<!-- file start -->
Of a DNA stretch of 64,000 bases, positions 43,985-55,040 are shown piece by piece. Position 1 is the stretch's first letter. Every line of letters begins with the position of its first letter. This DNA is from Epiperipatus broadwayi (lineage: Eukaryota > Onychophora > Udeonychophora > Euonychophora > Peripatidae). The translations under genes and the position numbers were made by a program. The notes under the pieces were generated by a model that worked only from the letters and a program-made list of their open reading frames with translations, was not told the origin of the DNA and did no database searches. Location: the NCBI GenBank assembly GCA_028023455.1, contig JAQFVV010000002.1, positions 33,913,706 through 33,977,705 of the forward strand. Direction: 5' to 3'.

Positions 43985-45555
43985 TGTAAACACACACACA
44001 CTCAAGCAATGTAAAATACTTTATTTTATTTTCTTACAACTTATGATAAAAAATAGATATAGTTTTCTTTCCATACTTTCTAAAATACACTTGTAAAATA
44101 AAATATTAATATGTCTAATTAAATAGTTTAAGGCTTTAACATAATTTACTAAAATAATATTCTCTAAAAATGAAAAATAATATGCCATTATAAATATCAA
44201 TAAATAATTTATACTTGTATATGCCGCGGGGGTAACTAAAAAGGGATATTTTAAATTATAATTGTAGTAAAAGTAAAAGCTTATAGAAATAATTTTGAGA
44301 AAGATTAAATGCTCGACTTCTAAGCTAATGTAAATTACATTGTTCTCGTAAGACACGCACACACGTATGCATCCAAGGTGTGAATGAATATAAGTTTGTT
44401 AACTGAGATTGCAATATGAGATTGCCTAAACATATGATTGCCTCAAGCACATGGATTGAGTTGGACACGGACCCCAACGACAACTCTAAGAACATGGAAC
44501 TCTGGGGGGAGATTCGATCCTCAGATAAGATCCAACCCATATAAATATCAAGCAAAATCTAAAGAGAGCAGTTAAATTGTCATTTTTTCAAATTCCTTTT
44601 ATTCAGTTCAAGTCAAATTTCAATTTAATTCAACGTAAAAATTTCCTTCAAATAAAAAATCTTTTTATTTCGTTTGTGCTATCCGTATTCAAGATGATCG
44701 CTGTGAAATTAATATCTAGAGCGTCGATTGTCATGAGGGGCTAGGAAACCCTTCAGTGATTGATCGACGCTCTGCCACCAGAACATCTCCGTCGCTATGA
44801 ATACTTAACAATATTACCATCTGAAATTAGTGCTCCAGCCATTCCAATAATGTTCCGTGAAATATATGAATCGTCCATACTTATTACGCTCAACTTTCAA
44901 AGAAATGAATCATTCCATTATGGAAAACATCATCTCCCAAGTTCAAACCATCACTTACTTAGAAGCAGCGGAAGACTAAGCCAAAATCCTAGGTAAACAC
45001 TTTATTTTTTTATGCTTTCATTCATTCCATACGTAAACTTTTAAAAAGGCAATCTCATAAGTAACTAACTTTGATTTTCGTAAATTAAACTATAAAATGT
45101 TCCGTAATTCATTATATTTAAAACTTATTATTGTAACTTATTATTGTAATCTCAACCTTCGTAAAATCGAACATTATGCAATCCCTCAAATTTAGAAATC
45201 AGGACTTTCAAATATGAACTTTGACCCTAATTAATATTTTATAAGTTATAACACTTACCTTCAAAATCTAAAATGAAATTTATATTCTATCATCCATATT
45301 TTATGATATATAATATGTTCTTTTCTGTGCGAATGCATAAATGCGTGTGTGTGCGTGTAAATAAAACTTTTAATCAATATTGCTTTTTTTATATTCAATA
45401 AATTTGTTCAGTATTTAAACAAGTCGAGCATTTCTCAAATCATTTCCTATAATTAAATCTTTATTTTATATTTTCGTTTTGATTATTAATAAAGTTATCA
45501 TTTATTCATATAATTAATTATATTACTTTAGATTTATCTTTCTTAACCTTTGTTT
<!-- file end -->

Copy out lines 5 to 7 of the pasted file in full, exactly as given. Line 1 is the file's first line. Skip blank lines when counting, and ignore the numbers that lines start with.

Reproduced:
44101 AAATATTAATATGTCTAATTAAATAGTTTAAGGCTTTAACATAATTTACTAAAATAATATTCTCTAAAAATGAAAAATAATATGCCATTATAAATATCAA
44201 TAAATAATTTATACTTGTATATGCCGCGGGGGTAACTAAAAAGGGATATTTTAAATTATAATTGTAGTAAAAGTAAAAGCTTATAGAAATAATTTTGAGA
44301 AAGATTAAATGCTCGACTTCTAAGCTAATGTAAATTACATTGTTCTCGTAAGACACGCACACACGTATGCATCCAAGGTGTGAATGAATATAAGTTTGTT